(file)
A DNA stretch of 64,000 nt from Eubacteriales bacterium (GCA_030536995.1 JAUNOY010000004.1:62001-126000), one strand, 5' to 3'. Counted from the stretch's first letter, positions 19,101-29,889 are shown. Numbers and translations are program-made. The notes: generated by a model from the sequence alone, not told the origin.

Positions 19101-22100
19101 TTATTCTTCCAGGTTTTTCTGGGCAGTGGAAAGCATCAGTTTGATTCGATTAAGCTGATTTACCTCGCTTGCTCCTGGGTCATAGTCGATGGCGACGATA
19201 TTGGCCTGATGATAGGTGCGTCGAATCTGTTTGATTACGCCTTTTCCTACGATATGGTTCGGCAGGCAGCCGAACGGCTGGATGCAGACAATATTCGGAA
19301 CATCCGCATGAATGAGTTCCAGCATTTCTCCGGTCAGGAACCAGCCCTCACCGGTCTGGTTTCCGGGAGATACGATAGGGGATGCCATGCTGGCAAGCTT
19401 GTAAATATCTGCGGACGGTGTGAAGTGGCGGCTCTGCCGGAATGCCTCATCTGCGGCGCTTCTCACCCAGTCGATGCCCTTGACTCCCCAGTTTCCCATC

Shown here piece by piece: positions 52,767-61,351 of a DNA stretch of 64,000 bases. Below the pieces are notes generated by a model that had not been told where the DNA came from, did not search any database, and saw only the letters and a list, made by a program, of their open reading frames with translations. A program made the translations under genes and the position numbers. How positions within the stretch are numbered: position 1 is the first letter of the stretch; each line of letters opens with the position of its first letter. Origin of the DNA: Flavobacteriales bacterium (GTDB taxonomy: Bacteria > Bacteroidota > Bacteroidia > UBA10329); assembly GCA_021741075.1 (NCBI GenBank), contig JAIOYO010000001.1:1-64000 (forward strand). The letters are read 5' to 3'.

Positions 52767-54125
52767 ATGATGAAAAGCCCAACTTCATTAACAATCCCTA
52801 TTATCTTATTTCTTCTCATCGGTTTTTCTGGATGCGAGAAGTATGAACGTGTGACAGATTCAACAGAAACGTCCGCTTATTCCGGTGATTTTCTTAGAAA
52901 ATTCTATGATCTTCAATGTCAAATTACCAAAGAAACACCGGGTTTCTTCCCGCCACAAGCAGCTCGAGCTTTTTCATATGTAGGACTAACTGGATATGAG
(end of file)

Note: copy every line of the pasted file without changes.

A DNA stretch of 64,000 nt from Eubacteriales bacterium (GCA_030536995.1 JAUNOY010000004.1:62001-126000), one strand, 5' to 3'. Counted from the stretch's first letter, positions 19,101-29,889 are shown. Numbers and translations are program-made. The notes: generated by a model from the sequence alone, not told the origin.

Positions 19101-22100
19101 TTATTCTTCCAGGTTTTTCTGGGCAGTGGAAAGCATCAGTTTGATTCGATTAAGCTGATTTACCTCGCTTGCTCCTGGGTCATAGTCGATGGCGACGATA
19201 TTGGCCTGATGATAGGTGCGTCGAATCTGTTTGATTACGCCTTTTCCTACGATATGGTTCGGCAGGCAGCCGAACGGCTGGATGCAGACAATATTCGGAA
19301 CATCCGCATGAATGAGTTCCAGCATTTCTCCGGTCAGGAACCAGCCCTCACCGGTCTGGTTTCCGGGAGATACGATAGGGGATGCCATGCTGGCAAGCTT
19401 GTAAATATCTGCGGACGGTGTGAAGTGGCGGCTCTGCCGGAATGCCTCATCTGCGGCGCTTCTCACCCAGTCGATGCCCTTGACTCCCCAGTTTCCCATC

Shown here piece by piece: positions 52,767-61,351 of a DNA stretch of 64,000 bases. Below the pieces are notes generated by a model that had not been told where the DNA came from, did not search any database, and saw only the letters and a list, made by a program, of their open reading frames with translations. A program made the translations under genes and the position numbers. How positions within the stretch are numbered: position 1 is the first letter of the stretch; each line of letters opens with the position of its first letter. Origin of the DNA: Flavobacteriales bacterium (GTDB taxonomy: Bacteria > Bacteroidota > Bacteroidia > UBA10329); assembly GCA_021741075.1 (NCBI GenBank), contig JAIOYO010000001.1:1-64000 (forward strand). The letters are read 5' to 3'.

Positions 52767-54125
52767 ATGATGAAAAGCCCAACTTCATTAACAATCCCTA
52801 TTATCTTATTTCTTCTCATCGGTTTTTCTGGATGCGAGAAGTATGAACGTGTGACAGATTCAACAGAAACGTCCGCTTATTCCGGTGATTTTCTTAGAAA
52901 ATTCTATGATCTTCAATGTCAAATTACCAAAGAAACACCGGGTTTCTTCCCGCCACAAGCAGCTCGAGCTTTTTCATATGTAGGACTAACTGGATATGAG